Kucera fended off a formidable comeback effort by Henman, winning two tie-breaks to finally prevail 6-4, 7-6 (12-10), 4-6, 4-6, 7-6 (7-2) in four hours.
"It's my fifth title and I think it must be the toughest final I ever fought," said Kucera, whose last title dates to 1998 when he won in New Haven, Conn. "For sure it was my greatest final."
"I believed in myself and I won."
The victory marked a successful return from injury for the Slovak, who was sidelined for two months because of a wrist injury and has only played one match since.
Kucera began the final match on a strong note, breaking Henman's opening serve on the way to taking the set, then taking the second in a gripping tiebreak.
Then, Henman began to chip away at Kucera's lead, beginning with an early break to go 3-1 in the third set. Kucera fought to regain his serve, squandering a break point in the very next game and another pair at 5-3, costing him the set.
On a roll, Henman equalized the match at two sets each after breaking early in the fourth.
In the fifth, the two fought for control of the match, trading breaks early in the set and repeatedly taking the games to deuce.
It wasn't until the tiebreak that Kucera got the upperhand, winning the four final points.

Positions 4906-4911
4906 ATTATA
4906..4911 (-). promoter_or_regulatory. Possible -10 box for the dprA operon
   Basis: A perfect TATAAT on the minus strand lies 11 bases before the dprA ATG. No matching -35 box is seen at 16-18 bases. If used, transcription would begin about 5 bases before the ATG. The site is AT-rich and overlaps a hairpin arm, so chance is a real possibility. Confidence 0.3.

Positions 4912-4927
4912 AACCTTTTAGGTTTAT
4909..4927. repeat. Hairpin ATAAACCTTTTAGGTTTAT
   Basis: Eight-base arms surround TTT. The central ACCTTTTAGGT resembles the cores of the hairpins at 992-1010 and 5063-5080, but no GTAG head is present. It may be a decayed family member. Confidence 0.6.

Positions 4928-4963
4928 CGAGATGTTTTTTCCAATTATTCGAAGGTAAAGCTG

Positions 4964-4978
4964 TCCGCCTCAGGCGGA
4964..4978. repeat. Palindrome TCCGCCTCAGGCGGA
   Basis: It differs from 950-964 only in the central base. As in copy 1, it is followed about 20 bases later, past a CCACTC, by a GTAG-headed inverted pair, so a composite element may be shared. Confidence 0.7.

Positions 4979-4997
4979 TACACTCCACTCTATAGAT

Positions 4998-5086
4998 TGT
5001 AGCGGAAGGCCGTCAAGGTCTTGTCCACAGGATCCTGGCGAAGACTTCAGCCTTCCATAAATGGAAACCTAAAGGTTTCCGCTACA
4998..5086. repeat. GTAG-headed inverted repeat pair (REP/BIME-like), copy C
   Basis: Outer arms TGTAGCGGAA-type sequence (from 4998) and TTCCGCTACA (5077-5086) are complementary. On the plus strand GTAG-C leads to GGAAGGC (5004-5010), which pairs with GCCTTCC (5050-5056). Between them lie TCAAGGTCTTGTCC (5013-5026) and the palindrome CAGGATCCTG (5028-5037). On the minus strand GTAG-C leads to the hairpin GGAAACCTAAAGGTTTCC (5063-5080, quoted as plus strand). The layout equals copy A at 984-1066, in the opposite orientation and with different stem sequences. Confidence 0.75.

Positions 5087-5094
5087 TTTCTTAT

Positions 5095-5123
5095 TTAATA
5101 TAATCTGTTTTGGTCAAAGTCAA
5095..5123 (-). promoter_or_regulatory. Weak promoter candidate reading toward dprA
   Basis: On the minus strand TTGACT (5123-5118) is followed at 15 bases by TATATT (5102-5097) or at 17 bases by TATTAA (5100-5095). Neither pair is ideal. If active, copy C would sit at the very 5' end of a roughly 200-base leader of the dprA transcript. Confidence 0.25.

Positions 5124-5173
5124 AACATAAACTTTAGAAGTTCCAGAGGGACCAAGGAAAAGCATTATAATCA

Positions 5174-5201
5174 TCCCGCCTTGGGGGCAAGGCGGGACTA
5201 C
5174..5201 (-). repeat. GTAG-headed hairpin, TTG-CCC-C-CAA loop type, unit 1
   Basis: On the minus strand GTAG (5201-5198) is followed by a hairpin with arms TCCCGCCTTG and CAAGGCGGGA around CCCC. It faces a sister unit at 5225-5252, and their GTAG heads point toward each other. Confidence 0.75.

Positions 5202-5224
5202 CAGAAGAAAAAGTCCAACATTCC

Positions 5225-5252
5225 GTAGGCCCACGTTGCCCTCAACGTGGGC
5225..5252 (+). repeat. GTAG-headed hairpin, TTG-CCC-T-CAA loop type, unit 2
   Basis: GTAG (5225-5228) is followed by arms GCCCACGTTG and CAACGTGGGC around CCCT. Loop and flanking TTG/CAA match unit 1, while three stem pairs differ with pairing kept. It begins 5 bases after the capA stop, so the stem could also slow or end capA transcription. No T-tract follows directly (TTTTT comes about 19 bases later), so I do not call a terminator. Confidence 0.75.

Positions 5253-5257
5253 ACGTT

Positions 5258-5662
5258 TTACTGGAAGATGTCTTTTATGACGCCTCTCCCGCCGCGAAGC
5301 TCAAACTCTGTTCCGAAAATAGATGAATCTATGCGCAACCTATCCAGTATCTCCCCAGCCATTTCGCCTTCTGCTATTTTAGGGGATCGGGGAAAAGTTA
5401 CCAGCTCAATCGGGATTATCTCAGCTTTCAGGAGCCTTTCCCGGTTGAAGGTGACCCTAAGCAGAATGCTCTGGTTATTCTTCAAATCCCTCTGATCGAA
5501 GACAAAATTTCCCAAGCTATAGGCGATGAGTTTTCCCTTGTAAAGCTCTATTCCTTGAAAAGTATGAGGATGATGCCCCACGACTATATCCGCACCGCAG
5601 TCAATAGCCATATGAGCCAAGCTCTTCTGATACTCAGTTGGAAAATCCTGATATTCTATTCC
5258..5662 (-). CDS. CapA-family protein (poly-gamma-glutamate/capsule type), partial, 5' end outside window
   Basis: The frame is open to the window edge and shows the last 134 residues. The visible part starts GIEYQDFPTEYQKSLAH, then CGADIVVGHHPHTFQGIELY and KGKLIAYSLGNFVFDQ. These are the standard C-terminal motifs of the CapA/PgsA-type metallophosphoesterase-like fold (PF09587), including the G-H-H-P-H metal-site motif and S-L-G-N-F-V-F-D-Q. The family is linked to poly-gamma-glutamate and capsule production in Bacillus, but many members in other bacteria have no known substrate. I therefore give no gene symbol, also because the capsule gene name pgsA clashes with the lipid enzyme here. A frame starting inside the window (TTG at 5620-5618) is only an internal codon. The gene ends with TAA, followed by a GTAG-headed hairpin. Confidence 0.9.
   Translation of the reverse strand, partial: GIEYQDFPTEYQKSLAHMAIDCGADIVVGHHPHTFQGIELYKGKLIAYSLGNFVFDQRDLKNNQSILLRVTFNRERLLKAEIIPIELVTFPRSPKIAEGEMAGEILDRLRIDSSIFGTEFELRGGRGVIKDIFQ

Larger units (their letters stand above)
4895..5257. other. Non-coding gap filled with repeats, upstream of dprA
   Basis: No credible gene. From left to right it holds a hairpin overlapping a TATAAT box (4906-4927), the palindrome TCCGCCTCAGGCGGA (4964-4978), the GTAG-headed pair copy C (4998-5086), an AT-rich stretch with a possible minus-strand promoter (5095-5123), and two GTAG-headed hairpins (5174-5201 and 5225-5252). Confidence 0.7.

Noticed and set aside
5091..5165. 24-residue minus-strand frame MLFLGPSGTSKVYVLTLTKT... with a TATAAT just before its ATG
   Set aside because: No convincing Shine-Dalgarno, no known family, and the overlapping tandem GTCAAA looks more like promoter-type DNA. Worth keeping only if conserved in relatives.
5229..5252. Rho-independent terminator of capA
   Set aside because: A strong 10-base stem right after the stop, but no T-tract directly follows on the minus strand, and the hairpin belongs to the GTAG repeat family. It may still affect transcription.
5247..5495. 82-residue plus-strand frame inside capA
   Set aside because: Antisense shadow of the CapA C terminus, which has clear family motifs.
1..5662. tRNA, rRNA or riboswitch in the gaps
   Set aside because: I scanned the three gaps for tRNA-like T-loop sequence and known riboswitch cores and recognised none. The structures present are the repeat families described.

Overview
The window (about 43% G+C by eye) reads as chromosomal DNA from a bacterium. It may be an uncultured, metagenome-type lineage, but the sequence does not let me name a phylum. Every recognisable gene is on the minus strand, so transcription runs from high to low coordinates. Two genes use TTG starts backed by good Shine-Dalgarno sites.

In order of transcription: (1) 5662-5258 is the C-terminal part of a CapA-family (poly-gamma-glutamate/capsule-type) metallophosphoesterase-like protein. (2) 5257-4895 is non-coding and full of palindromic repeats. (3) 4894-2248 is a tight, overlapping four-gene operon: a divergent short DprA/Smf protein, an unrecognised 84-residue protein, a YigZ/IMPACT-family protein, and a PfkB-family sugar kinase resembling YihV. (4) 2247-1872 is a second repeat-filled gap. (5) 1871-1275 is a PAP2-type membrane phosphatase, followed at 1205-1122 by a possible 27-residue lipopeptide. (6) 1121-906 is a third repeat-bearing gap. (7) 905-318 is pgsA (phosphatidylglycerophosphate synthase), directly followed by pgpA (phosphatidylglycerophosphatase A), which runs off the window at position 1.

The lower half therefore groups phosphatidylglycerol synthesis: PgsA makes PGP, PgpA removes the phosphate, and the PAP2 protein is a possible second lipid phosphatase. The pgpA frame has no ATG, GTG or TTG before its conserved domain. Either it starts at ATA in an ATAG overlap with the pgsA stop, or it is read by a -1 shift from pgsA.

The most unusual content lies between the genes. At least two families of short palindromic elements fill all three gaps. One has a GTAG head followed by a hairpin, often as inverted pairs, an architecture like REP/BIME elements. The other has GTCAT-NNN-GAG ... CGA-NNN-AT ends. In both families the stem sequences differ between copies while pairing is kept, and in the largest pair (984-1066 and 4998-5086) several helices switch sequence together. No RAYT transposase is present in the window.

"In the second set, I was very aware that I hadn't played in a long time," said Kucera, who went out in the opening round in Tashkent two weeks. "I was a bit worried in the second set when I was beginning to feel a bit weak."
"Though my wrist was fine for the first four sets, in the fifth I started to feel a bit of pain, especially when Tim was hitting his first serve especially hard and on my forehand."
Henman, whose trip to the final boosted him to eighth place and solidified his chances at a berth in the World Championships, appeared visibly disappointed by the defeat.
"It was disappointing to lose such a match in five sets," said Henman, after losing his fourth title this year. "He's a very deceptive player because you don't think he's putting any effort into his tennis but he's all over the court."
"Against an opponent like him, who returns so well, you can't take your serve lightly or take your service game for granted," said Henman, whose last title was came last year when he clamed this title.
Despite the defeat, Henman broke out of a recent rut that included three first-round exits in his last seven tournaments. He defeated French Open finalist Andrei Medvedev and three-time Wimbledon finalist Goran Ivanisevic en route to the final.
"This week boosted my confidence," said Henman, who crashed out in the first round of the U.S. Open. "I have no regrets. I couldn't have played better."
"But while it's disappointing, at this point in my form I only want to look at the positive."
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